Technical Reports (CIS)

Technical Report

Date of this Version

July 1992

University of Pennsylvania Department of Computer and Information Science Technical Report No. MS-CIS-92-57.

Abstract

The motion planning problem for an object with two degrees of freedom moving in the plane can be stated as follows: Given a set of polygonal obstacles in the plane, and a two-dimensional mobile object B with two degrees of freedom, determine if it is possible to move B from a start position to a final position while avoiding the obstacles. If so, plan a path for such a motion. Techniques from computational geometry have been used to develop exact algorithms for this fundamental case of motion planning. In this paper we obtain optimal mesh implementations of two different methods for planning motion in the plane. We do this by first presenting optimal mesh algorithms for some geometric problems that, in addition to being important substeps in motion planning, have numerous independent applications in computational geometry.

In particular, we first show that the Voronoi diagram of a set of n nonintersecting (except possibly at endpoints) line segments in the plane can be constructed in O(√n) time on a √n x √n mesh, which is optimal for the mesh. Consequently, we obtain an optimal mesh implementation of the sequential motion planning algorithm described in [14]; in other words, given a disc B and a polygonal obstacle set of size n, we can plan a path (if it exists) for the motion of B from a start position to a final position in O (√n) time on a mesh of size n. Next we show that given a set of n line segments and a point p, the set of segment endpoints that are visible from p can be computed in O (√n) mesh-optimal time on a √n x √n mesh. As a result, the visibility graph of a set of n line segments can be computed in O(n) time on an n x n mesh. This result leads to an O(n) algorithm on an n x n mesh for planning the shortest path motion between a start position and a final position for a convex object B (of constant size) moving among convex polygonal obstacles of total size n.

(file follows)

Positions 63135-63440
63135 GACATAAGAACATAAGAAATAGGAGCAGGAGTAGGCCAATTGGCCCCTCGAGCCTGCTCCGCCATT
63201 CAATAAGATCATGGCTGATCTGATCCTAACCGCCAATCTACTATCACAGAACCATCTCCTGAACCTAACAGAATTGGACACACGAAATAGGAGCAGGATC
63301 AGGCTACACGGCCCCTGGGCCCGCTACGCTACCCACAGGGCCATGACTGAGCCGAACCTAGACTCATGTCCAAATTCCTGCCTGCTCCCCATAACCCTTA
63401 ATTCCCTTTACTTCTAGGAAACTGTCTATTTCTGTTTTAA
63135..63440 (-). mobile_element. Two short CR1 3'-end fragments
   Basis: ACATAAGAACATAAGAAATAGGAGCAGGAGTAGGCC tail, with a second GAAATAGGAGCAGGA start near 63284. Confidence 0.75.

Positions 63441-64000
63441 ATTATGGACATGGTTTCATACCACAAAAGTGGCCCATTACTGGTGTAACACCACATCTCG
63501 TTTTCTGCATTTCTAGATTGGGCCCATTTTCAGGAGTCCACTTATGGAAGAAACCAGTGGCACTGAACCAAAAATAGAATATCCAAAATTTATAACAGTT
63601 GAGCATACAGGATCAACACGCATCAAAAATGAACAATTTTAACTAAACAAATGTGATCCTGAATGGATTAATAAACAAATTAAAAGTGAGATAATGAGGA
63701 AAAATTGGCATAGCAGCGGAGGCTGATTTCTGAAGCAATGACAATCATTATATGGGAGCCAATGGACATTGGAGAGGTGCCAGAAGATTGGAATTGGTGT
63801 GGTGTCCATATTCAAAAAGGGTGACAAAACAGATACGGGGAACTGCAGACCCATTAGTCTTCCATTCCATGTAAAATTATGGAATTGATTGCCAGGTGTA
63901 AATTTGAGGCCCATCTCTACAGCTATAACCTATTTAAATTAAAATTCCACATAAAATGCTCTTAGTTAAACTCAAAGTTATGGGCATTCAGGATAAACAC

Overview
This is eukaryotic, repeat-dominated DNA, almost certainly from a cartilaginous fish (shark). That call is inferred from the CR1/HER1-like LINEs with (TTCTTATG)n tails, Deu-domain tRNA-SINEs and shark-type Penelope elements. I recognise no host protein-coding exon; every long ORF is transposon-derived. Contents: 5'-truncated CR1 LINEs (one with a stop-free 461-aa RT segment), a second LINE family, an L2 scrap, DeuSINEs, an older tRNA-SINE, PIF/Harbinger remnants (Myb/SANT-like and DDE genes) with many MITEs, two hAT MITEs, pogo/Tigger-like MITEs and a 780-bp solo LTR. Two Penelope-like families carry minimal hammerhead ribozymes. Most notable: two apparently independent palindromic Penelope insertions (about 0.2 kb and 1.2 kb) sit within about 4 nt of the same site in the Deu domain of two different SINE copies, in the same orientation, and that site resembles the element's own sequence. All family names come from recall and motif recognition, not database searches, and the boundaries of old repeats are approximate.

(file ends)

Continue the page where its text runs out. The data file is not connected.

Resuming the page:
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Date Posted: 21 August 2007